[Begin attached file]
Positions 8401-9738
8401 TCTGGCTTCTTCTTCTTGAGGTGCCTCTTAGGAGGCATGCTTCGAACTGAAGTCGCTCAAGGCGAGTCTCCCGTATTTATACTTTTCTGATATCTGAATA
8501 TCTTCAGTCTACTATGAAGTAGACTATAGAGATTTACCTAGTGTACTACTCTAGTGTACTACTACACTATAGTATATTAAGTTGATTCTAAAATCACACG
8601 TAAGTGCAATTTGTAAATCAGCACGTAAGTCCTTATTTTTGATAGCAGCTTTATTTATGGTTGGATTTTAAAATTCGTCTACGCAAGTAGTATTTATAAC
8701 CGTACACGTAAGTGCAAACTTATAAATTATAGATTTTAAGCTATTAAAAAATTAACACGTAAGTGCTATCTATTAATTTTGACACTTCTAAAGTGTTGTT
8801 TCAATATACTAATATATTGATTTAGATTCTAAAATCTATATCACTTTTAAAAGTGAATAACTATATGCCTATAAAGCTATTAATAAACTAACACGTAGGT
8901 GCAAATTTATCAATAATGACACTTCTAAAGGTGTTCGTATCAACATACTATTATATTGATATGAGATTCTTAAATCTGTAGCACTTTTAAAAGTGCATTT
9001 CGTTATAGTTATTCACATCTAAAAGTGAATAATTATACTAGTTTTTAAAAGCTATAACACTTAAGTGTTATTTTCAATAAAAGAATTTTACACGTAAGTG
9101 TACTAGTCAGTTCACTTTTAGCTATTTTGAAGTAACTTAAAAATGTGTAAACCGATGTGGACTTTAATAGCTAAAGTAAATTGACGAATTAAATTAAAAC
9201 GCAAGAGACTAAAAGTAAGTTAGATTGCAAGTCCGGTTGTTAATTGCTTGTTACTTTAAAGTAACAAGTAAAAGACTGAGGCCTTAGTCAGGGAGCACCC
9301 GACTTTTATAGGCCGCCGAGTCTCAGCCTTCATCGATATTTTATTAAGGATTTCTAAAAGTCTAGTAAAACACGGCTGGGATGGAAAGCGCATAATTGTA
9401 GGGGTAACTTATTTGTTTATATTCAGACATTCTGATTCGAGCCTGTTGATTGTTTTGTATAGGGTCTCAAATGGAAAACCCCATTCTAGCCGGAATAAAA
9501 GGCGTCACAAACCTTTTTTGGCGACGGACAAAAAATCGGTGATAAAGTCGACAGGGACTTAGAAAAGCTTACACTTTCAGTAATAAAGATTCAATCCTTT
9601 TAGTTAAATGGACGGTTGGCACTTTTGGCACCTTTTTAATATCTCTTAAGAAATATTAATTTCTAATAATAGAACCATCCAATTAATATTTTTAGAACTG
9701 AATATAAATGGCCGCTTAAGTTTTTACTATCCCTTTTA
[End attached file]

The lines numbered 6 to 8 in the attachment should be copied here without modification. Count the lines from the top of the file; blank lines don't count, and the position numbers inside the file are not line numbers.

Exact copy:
8801 TCAATATACTAATATATTGATTTAGATTCTAAAATCTATATCACTTTTAAAAGTGAATAACTATATGCCTATAAAGCTATTAATAAACTAACACGTAGGT
8901 GCAAATTTATCAATAATGACACTTCTAAAGGTGTTCGTATCAACATACTATTATATTGATATGAGATTCTTAAATCTGTAGCACTTTTAAAAGTGCATTT
9001 CGTTATAGTTATTCACATCTAAAAGTGAATAATTATACTAGTTTTTAAAAGCTATAACACTTAAGTGTTATTTTCAATAAAAGAATTTTACACGTAAGTG